Turning to terminal facilities, Neil Davidson, Senior Advisor — Ports, at consultants Drewry, noted that Europe has a lot of capacity additions in the pipeline, for example, in northern Europe alone, some 8.5 million TEU of extra terminal capacity (the equivalent of a ‘new Port of Antwerp’) is due to come on stream between now and 2016. However, although this is in the face of uncertain economic growth, it should not be a cause for concern as the investments are for the long term and most of the new capacity is focused on coping with increasing vessel size.

    The opening session was rounded off by Patrick Verhoeven, Secretary General, European Sea Ports Organisation (ESPO), who gave an overview of EU Policy and Seaports. Shipping is now very much a key focus for Europe’s transport regulators, he said, particularly in terms of its emissions record and the perceived view that these should be reduced.

    Until very recently ports themselves had been on the margins of Europe-wide policy initiatives, such as TEN-T. However, new proposals bring ports to centre-stage, said Mr Verhoeven, with the proposed creation of 80+ core network ports and clusters. These have been earmarked for investments to offer adequate hinterland connections by 2030, including 10 multi-modal corridors starting and ending in ports. Ports are also at the centre of proposals covering concessioning, public financing and state aid, and most controversially, the reform of port labour.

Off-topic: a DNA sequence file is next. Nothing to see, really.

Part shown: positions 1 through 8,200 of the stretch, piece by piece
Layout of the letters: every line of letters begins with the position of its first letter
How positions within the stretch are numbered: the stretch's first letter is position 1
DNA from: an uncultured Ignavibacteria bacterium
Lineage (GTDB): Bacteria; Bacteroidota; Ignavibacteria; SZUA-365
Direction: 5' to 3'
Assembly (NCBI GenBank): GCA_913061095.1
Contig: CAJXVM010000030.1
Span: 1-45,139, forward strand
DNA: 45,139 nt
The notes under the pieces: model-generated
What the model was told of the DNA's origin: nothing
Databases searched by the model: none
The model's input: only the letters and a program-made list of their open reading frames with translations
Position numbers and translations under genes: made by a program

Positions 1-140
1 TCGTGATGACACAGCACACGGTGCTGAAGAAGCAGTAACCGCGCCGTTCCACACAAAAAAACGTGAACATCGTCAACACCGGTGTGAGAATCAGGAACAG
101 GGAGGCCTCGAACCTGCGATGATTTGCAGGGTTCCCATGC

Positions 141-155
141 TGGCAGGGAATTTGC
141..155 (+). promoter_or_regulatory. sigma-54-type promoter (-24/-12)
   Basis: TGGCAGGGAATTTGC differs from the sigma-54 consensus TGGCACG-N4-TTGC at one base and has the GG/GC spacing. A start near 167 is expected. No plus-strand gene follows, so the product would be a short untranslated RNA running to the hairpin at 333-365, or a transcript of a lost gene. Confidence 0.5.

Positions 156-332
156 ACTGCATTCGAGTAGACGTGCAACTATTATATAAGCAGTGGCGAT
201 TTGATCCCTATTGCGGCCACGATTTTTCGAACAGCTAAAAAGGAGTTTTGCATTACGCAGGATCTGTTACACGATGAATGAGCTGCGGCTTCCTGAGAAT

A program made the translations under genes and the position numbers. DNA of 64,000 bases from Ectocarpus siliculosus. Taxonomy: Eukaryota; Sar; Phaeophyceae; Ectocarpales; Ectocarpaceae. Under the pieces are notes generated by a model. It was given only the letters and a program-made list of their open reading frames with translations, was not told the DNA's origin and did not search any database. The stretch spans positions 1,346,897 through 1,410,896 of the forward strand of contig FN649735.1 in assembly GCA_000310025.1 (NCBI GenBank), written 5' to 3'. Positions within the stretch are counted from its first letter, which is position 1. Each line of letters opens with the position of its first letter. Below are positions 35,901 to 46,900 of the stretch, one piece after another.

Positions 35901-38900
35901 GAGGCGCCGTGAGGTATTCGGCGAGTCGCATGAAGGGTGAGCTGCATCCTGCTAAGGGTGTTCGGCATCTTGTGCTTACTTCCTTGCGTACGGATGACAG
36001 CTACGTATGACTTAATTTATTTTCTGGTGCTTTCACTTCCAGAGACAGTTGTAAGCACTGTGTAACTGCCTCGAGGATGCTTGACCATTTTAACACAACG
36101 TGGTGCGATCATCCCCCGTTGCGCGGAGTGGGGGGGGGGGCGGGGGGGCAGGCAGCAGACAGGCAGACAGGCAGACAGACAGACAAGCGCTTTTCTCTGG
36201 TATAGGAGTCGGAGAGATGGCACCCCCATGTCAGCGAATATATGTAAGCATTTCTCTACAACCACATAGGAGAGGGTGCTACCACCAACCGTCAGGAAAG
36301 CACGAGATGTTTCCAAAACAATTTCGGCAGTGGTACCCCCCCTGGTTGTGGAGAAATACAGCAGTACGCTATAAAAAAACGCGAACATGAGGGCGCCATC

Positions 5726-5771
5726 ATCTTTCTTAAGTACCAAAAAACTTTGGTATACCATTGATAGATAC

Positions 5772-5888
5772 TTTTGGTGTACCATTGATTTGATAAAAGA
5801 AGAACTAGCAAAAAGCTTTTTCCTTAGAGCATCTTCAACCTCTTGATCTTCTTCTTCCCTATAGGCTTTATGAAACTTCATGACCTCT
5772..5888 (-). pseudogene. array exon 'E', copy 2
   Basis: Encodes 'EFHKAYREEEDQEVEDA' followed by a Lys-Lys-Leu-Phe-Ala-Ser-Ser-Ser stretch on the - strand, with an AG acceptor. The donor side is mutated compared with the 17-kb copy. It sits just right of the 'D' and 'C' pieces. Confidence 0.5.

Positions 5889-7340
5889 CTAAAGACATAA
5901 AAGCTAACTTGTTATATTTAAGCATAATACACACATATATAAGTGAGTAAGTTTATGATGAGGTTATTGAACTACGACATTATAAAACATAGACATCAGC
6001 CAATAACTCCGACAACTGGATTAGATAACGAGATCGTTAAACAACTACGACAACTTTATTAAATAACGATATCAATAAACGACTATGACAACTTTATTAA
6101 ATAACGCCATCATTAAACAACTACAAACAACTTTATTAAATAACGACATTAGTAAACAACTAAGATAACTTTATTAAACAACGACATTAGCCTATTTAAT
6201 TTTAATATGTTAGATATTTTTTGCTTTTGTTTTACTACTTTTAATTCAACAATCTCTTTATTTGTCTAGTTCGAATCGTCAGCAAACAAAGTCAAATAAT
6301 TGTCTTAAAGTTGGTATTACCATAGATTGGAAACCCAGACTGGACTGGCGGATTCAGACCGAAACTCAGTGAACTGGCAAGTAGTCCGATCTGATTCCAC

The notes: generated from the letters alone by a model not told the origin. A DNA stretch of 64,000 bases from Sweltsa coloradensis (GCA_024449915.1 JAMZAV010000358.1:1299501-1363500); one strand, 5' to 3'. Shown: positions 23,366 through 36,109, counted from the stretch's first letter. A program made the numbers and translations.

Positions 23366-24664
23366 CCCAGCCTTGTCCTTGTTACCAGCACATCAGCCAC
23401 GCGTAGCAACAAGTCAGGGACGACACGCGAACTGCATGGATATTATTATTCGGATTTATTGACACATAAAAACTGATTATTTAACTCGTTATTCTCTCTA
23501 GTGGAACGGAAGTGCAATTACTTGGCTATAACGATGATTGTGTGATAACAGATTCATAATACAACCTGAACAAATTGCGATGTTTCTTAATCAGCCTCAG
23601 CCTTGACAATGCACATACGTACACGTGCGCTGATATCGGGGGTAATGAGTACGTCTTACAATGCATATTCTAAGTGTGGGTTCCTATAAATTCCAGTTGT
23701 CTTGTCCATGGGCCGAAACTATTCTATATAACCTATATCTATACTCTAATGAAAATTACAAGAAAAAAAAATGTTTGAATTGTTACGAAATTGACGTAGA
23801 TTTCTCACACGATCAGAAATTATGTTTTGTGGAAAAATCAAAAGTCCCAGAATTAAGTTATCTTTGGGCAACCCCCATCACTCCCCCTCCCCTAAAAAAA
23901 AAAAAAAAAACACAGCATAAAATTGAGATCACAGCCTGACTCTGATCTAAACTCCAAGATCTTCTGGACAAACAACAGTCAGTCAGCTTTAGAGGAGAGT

Carrier focus

    In the second plenary session, three major shipping lines gave their perspectives on the current state, and future progression, of container liner trades. Michel Marstroom, of Maersk Line, said there was real value for shippers and cargo owners in engaging carriers in longer-term, stable partnerships. Coupled with the need for continued innovation and development of operational efficiencies on the land side, the ‘prize’ for customers in terms of supply chain costs, improved efficiency and lower environmental footprints is worth far more than the short-terms gains (or losses) on freight rates experienced during recent volatile market conditions. “Greater market stability will enable customers and carriers to devote more time to realising value from carriers’ services and potential.”

    Stanley Smulders, MOL, emphasised the positive aspects of the recent round of container liner groupings and alliances. He said the new groupings represented a paradigm shift in the sector which has driven down the fixed cost element of liner shipping relative to other costs. This makes the larger entities more able to adjust to changes in capacity and demand without less of the disruption that had previously characterised the sector.